U.S. Supreme Court

High Court to Hear ‘Price Squeeze’ Antitrust Case that Split FTC and SG

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The U.S. Supreme Court has agreed to review a case that tests the antitrust “price squeeze” doctrine in a case against a unit of AT&T. The issue has divided the government, with the Federal Trade Commission supporting the theory and the Justice Department opposing it.

Several Internet providers had sued AT&T unit Pacific Bell Telephone Co. contending that its wholesale prices were too high for them to compete with AT&T’s own Internet service, the Wall Street Journal reports (sub. req.). Pac Bell was required to sell access to its network at wholesale prices under federal law.

The price-squeeze theory holds that a company with market power at the wholesale level may not leave insufficient margin between its wholesale and retail prices in an effort to squelch competition from wholesale purchasers, according to the petition for certiorari (PDF posted by SCOTUSblog). The San Francisco-based 9th U.S. Circuit Court of Appeals had allowed the claim to proceed.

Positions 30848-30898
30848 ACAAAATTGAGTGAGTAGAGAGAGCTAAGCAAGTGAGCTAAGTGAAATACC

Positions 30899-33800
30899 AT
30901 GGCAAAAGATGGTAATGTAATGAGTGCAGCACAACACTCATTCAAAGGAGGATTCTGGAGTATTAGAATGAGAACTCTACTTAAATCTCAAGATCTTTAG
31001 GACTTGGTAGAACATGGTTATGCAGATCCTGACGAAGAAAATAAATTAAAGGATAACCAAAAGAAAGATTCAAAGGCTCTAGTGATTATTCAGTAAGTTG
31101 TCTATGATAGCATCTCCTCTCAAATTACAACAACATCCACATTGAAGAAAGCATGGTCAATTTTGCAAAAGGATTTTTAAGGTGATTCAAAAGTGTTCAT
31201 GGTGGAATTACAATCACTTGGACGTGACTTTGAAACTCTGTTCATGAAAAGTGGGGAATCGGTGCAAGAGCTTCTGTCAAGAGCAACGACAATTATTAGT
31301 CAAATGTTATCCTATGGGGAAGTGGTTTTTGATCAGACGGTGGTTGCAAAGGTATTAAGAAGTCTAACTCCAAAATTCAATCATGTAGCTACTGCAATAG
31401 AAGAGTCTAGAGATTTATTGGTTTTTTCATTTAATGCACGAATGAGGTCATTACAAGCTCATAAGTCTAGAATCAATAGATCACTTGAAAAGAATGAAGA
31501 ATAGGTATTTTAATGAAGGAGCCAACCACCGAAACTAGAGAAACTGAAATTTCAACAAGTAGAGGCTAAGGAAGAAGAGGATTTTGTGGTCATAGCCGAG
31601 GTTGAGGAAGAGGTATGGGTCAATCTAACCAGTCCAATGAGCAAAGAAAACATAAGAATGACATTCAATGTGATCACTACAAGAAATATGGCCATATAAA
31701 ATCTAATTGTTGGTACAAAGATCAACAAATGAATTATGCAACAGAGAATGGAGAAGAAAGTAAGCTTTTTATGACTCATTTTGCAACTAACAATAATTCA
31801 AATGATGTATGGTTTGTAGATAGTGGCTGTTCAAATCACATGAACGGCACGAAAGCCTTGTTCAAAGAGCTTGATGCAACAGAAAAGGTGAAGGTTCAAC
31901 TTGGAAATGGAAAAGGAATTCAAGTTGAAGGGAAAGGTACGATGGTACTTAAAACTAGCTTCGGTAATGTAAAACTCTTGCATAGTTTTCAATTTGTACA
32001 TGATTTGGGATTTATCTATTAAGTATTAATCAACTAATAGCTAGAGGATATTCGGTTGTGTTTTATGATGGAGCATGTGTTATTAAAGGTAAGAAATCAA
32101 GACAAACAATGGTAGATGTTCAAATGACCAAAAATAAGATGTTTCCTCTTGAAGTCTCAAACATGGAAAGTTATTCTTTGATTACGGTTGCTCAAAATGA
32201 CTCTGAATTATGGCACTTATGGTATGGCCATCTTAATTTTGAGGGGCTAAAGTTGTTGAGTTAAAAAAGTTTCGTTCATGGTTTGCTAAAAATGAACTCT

Solicitor General Paul Clement had urged the court to grant cert and reverse the 9th Circuit, according to the Wall Street Journal story. “Such a theory of liability could not be reconciled with this court’s modern antitrust jurisprudence,” he wrote.

The Federal Trade Commission announced in a press release (PDF) that it disagreed with Clement’s analysis, SCOTUSblog reports. “The holding of the 9th Circuit is unquestionably correct,” the FTC statement says. “Price-squeeze claims have long been part of [antitrust] doctrine.”

The case is Pacific Bell Telephone Co. v. Linkline Communications Inc.

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